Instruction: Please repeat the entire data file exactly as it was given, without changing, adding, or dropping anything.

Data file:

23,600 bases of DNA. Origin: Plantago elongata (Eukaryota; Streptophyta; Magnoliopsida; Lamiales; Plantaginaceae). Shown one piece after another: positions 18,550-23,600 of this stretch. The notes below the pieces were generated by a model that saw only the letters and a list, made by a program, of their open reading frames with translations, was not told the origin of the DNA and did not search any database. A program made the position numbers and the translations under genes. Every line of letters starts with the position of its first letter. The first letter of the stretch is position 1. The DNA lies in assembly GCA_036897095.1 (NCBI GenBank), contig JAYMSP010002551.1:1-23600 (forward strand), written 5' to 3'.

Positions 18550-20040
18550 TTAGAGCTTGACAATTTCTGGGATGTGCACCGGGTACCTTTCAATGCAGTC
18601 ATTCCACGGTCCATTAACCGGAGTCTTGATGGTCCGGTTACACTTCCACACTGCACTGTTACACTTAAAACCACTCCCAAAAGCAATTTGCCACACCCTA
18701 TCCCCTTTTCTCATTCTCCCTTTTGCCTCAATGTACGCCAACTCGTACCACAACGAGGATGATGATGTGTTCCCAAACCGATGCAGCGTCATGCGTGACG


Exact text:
23,600 bases of DNA. Origin: Plantago elongata (Eukaryota; Streptophyta; Magnoliopsida; Lamiales; Plantaginaceae). Shown one piece after another: positions 18,550-23,600 of this stretch. The notes below the pieces were generated by a model that saw only the letters and a list, made by a program, of their open reading frames with translations, was not told the origin of the DNA and did not search any database. A program made the position numbers and the translations under genes. Every line of letters starts with the position of its first letter. The first letter of the stretch is position 1. The DNA lies in assembly GCA_036897095.1 (NCBI GenBank), contig JAYMSP010002551.1:1-23600 (forward strand), written 5' to 3'.

Positions 18550-20040
18550 TTAGAGCTTGACAATTTCTGGGATGTGCACCGGGTACCTTTCAATGCAGTC
18601 ATTCCACGGTCCATTAACCGGAGTCTTGATGGTCCGGTTACACTTCCACACTGCACTGTTACACTTAAAACCACTCCCAAAAGCAATTTGCCACACCCTA
18701 TCCCCTTTTCTCATTCTCCCTTTTGCCTCAATGTACGCCAACTCGTACCACAACGAGGATGATGATGTGTTCCCAAACCGATGCAGCGTCATGCGTGACG